Recommended Vintage VW Reading

I get about 10 emails a week from people asking what literature might be good for them to purchase for their new project. I recommend the Volkswagen Beetle and Karmann Ghia Official Service Manual Type 1: 1966-1969. You can purchase it here (affiliate link).

More info from Bentley Publishers:

This book features full wiring diagrams (including 6-volt systems), convertible top repair, carburetor rebuilding (30 PICT-1 and 30 PICT-2) and comprehensive year and model specifications and troubleshooting tables. Like the later-model Type 1 manual, this is a comprehensive source for service and repair information.

New Color Wiring Diagrams! The hardcover edition of this book now features an eight page color supplement with reproductions of original full-color Type 1 technical schematics.

Technical features:

  • Full data and instructions for all major repairs on engines, clutches, and transmissions.
  • Rebuilding and adjusting the carburetor for maximum economy and reduced exhaust emissions.
  • How to rebuild disc and drum brakes for safer stops with older cars.
  • Taking the play out of worn front ends and steering gears.
  • How to align front and rear wheels for reduced tire wear and lower rolling resistance.
  • Troubleshooting, replacing, or repairing every component of the electrical. system-with full wiring diagrams for every model.
  • Complete specifications and instructions for money-saving tune-ups.
  • Spark advance curves that will help you spot fuelwasting, worn-out distributors.
  • Do-it-yourself body repairs that help keep older bugs looking new.
  • Plus the comprehensive Volkswagen factory tolerances, wear limits, adjustments and tightening torque specifications that you’ve come to expect from Bentley manuals.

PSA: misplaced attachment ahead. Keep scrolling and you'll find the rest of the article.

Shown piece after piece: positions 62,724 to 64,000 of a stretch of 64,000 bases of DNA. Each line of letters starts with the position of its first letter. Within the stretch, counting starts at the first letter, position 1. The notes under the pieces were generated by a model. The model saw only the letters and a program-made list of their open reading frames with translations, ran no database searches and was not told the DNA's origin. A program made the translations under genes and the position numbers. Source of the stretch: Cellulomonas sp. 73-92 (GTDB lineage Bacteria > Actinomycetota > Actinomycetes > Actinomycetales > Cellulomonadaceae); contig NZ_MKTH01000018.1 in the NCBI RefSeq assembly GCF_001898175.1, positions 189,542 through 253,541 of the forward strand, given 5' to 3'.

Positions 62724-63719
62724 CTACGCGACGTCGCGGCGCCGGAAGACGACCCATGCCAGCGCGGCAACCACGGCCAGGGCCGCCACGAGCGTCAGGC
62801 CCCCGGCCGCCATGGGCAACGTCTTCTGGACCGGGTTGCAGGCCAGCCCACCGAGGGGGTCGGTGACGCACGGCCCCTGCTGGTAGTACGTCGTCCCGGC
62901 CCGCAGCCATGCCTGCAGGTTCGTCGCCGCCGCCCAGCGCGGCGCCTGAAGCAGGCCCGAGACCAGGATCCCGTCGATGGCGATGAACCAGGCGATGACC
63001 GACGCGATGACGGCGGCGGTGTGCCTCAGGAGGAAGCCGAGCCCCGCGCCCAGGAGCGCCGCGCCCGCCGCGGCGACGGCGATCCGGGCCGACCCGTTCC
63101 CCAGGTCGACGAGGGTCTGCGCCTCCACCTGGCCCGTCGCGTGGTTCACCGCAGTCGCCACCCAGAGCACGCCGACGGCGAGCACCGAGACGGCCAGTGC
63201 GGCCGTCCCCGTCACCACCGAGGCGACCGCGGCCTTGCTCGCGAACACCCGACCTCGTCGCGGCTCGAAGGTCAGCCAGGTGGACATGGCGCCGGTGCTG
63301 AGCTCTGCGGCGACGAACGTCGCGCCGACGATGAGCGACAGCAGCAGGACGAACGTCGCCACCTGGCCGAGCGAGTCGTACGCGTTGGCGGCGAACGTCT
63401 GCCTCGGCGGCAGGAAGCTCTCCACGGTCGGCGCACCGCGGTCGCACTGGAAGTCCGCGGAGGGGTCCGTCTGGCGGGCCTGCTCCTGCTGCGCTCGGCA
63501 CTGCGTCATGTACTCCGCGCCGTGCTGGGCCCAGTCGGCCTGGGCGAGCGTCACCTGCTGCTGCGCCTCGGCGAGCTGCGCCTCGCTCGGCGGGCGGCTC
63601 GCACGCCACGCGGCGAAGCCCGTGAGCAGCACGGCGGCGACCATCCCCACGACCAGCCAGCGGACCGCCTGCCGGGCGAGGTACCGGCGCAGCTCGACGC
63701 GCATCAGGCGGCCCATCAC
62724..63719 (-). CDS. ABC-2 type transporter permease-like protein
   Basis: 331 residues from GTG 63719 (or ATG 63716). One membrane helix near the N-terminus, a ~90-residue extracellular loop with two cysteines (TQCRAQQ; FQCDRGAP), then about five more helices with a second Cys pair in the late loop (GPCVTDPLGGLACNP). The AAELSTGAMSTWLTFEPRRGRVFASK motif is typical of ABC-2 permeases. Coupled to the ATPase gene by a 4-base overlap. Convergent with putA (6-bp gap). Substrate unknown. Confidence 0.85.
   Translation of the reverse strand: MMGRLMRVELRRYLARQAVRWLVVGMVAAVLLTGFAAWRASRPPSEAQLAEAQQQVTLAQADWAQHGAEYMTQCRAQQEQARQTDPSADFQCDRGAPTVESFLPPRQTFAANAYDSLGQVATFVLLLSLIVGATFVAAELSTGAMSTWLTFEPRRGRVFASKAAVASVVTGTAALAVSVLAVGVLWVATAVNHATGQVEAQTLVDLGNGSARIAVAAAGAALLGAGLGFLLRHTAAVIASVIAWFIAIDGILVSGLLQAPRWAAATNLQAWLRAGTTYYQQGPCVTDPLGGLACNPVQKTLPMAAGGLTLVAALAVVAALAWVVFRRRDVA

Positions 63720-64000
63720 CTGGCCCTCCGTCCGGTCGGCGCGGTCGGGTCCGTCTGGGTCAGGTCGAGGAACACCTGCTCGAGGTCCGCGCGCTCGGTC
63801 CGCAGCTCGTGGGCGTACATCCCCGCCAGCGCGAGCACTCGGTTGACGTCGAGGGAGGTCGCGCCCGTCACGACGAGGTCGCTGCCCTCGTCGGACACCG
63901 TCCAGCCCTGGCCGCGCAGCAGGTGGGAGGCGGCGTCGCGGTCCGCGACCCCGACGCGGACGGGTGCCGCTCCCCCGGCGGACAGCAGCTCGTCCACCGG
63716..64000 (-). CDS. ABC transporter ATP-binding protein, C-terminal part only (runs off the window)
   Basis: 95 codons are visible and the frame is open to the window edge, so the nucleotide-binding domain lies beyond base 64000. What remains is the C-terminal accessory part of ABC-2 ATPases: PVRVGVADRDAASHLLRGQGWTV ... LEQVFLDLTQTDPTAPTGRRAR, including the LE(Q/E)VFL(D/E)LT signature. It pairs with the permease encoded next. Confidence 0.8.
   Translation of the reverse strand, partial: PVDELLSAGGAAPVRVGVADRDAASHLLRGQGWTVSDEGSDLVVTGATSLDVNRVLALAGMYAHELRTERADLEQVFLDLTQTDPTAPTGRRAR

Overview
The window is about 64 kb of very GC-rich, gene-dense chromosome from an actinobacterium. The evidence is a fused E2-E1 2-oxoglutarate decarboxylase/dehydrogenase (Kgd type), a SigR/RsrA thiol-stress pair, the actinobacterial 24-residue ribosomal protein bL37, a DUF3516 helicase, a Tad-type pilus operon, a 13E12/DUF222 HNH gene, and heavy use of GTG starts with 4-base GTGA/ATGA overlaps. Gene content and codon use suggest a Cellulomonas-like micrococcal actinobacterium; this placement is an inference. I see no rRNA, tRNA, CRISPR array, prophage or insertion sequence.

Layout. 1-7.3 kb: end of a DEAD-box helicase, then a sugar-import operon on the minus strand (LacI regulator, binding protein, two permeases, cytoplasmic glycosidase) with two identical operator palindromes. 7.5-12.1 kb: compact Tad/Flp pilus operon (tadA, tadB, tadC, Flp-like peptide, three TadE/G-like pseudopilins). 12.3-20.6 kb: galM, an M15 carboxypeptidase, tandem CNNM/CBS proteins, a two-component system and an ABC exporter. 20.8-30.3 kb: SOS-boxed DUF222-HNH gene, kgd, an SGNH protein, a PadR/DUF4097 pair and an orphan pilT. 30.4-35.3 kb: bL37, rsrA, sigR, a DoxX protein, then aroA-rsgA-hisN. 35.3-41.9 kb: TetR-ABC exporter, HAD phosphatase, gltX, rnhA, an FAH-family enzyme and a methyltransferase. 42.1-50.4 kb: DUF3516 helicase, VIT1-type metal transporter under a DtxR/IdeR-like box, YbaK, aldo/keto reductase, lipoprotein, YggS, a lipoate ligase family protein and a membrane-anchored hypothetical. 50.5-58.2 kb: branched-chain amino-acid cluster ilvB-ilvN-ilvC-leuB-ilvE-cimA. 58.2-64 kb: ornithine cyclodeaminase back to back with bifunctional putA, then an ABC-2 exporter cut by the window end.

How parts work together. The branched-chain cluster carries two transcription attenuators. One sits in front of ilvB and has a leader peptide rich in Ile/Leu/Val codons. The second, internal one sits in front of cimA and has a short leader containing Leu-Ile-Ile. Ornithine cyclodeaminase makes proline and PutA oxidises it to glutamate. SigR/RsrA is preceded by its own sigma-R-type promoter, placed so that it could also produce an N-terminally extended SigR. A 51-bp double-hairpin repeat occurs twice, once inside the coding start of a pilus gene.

A must-have resource for anyone who owns a ’67 Beetle.

Posted by Eric Shoemaker

Hello, I'm Eric. I started Air-Cooled Artifacts (previously, and Lane Russell). I drive a '67 Beetle daily and love to share vintage Volkswagen stories with the world.

  1. Hi, I have a 67 beetle and the points in the distributor have been replaced with an electronic ignition. My question is: How can one tell when the distributor itself is defective and needs replacing?

    1. Ed,
      I’ve FWD-ed on your comment. However, the obvious reason is that it won’t start. Otherwise, you might have a huge lag and flat spot. These distributors can be rebuilt, so there is no reason to replace it. Keep it stock and German.

    2. Hello, Ed…

      I am not a distributor expert. However, one of the first things I look for is the up-and-down play in the shaft. Such play results from worn steel and fiber washers both internally (within the dizzy’s cup) and at the “dog” end where the dizzy is driven by the distributor drive. In either case, the distributor should be rebuilt with proper spacers/washers to return vertical play to acceptable limits.

      On a vacuum distributor, the vacuum pod (canister) diaphragm can be ruptured resulting in lack of ability to advance the distributor. While there are gauges to test and determine the viability of the diaphragm, you can do a “dirty” test by simply sucking on the canister tube to see if the diaphragm will pull the distributor plate. Also, suck on the tube to draw a vacuum and hold the vacuum with the tip of the tongue to see if it will hold. If faulty, the canister will have to be replaced. Testing with a vacuum gauge can tell how much vacuum is available–if insufficient, the operation of the distributor will be adversely affected.

      But…since you have an electronic ignition…that might be where upi should begin your diagnosis. Is the engine failing to start? If so, there might be a short in the electronic system. Some add-on systems are better than others. If you have one of the knock-off cheaper systems, it may have failed.

      A less likely problem is the breaking of the solder point where the small ground wire is soldered to the bottom of the breaker plate.

      You do not mention any symptoms. Perhaps you are just wanting to know the life-span of a distributor. They usually last for years. But, the stock distributors have many years on them–my experience is that a great many of the original dizzies need to be rebuilt.

      A lot of people have abandoned the stock dizzies in favor of the 009s. This is unfortunate, in my not-so-humble opinion, because the stock distributor was engineered to work with a specific carburetor. Substitution thwarts this purpose and introduces variables that may be difficult to chase.


      1. Thanks, Jay for chiming in.

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